Peter Beinart has a new essay (in the New York Review of Books) about the slow death (or possibly not-so-slow death) of Zionist feeling among young, liberal Jews, caused mainly by what he perceives to be the American Jewish establishment's acquiescence to the spread of official intolerance in Israel. This is how Ben Smith in Politico summarizes it:
Peter Beinart's new essay indicts American Jewish organizations -- AIPAC and the Conference of Presidents first of all -- for, as he sees it, apologizing for an extremist and racist Israeli right. It will cost him friends, and start a conversation, particularly in the shrinking space occupied by liberal, Zionist* voices like his, Jeffrey Goldberg's, and Jonathan Chait's.
(Smith's asterisk leads to this statement, which seems reasonable to me: "There's no perfect phrase for the group; I'd initially said "liberal, pro-Israel," which drew reasonable objections from people to their left who consider themselves pro-Israel; "liberal Zionist" may draw similar objections. But there's clearly a strain of thought on the American center-left, associated with the Democratic Party, which is at risk of extinction here.)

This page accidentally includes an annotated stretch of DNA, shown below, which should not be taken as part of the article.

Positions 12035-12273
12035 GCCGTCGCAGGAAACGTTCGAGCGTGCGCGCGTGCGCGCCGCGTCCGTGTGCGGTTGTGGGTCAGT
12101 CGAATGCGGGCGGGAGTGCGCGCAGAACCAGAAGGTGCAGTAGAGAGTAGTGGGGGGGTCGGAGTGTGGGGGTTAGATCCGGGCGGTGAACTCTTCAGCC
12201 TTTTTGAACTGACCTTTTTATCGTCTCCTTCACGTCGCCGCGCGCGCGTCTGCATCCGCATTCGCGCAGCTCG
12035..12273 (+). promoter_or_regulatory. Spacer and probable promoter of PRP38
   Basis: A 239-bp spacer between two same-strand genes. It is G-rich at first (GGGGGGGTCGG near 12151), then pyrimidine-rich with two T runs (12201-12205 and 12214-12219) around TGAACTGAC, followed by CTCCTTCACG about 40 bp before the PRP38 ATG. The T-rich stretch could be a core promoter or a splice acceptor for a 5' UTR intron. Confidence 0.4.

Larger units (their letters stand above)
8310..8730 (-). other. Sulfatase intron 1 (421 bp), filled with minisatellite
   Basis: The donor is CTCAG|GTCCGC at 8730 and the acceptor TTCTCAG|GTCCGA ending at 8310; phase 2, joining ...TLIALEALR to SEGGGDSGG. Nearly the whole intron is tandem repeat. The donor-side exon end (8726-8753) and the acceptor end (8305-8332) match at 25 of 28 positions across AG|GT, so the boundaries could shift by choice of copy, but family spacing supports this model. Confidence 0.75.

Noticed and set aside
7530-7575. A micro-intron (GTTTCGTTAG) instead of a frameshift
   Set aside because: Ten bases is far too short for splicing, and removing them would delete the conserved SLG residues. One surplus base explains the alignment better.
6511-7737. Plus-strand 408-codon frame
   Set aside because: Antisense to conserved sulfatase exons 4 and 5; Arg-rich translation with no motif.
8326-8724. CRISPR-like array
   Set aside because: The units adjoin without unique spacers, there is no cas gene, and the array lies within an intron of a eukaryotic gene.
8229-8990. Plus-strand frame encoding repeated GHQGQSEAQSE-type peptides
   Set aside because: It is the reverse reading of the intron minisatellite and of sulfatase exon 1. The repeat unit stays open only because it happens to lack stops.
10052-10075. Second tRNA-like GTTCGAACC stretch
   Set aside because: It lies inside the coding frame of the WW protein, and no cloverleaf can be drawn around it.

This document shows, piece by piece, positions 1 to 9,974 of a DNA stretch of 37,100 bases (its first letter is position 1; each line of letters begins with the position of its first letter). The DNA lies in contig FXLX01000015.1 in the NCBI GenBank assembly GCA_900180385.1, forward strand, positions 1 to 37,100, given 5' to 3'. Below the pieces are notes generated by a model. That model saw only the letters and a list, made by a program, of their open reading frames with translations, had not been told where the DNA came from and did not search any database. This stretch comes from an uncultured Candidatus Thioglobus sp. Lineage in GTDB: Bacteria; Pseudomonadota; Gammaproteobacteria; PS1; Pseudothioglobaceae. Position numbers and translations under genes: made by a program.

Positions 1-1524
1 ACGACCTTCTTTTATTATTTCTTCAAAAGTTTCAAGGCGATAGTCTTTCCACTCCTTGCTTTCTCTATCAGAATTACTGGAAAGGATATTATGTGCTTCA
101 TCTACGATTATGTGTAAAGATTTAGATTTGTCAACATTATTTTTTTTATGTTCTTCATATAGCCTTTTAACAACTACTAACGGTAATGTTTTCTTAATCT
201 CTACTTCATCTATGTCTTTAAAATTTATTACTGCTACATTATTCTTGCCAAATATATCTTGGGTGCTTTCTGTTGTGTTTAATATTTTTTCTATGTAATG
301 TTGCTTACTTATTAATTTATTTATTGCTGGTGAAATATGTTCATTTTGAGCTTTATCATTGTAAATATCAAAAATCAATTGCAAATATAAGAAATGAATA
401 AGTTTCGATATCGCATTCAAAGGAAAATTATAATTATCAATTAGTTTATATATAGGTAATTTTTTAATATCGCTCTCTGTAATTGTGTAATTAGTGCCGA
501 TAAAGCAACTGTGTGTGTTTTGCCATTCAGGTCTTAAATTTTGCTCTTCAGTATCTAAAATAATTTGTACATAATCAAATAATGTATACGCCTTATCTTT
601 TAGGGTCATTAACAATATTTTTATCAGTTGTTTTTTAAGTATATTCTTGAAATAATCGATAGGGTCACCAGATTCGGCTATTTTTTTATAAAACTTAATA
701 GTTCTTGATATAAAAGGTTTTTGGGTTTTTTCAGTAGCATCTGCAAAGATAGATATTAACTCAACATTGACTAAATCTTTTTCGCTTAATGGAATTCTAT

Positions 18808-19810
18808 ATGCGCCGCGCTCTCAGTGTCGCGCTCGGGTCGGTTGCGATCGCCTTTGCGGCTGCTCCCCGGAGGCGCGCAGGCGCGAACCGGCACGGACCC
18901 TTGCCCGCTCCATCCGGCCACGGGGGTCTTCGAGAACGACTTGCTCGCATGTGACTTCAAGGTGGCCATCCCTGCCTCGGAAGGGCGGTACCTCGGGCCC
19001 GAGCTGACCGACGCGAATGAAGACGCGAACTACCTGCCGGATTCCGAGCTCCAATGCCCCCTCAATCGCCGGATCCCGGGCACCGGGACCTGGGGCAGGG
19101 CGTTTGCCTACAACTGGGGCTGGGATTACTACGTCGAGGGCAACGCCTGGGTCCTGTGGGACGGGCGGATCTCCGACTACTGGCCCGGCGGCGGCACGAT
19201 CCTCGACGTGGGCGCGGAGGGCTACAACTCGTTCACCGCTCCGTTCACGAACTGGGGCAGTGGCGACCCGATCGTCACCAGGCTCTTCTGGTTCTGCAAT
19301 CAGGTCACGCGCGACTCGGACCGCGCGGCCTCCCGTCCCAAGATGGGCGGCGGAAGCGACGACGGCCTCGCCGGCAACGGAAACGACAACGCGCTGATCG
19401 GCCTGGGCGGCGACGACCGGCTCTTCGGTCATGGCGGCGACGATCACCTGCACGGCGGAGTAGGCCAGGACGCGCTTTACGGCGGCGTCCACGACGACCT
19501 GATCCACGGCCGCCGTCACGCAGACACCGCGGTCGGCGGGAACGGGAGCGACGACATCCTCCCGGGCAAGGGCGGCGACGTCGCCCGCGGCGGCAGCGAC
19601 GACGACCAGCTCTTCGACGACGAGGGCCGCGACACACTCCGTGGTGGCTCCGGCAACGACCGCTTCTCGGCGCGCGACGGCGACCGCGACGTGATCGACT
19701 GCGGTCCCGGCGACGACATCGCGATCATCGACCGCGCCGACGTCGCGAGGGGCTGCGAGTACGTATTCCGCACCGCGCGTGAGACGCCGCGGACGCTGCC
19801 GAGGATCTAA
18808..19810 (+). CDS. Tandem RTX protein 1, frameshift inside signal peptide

Ben Smith has helped me figure out the source of the claustrophobic feeling I've been experiencing lately. It turns out that it occurs when you've been locked in a small room (decorated, ambivalently, in blue and white) with Peter Beinart and Jon Chait and.... well, that's the point, isn't it? Who else is still out there arguing that you can be liberal and Zionist at the same time, meaning, pro-Israel and anti-occupation? There's Leon Wieseltier, of course, but who else? Tom Friedman is in the same camp (and has been there for a long time) but he pays only intermittent attention to the problem.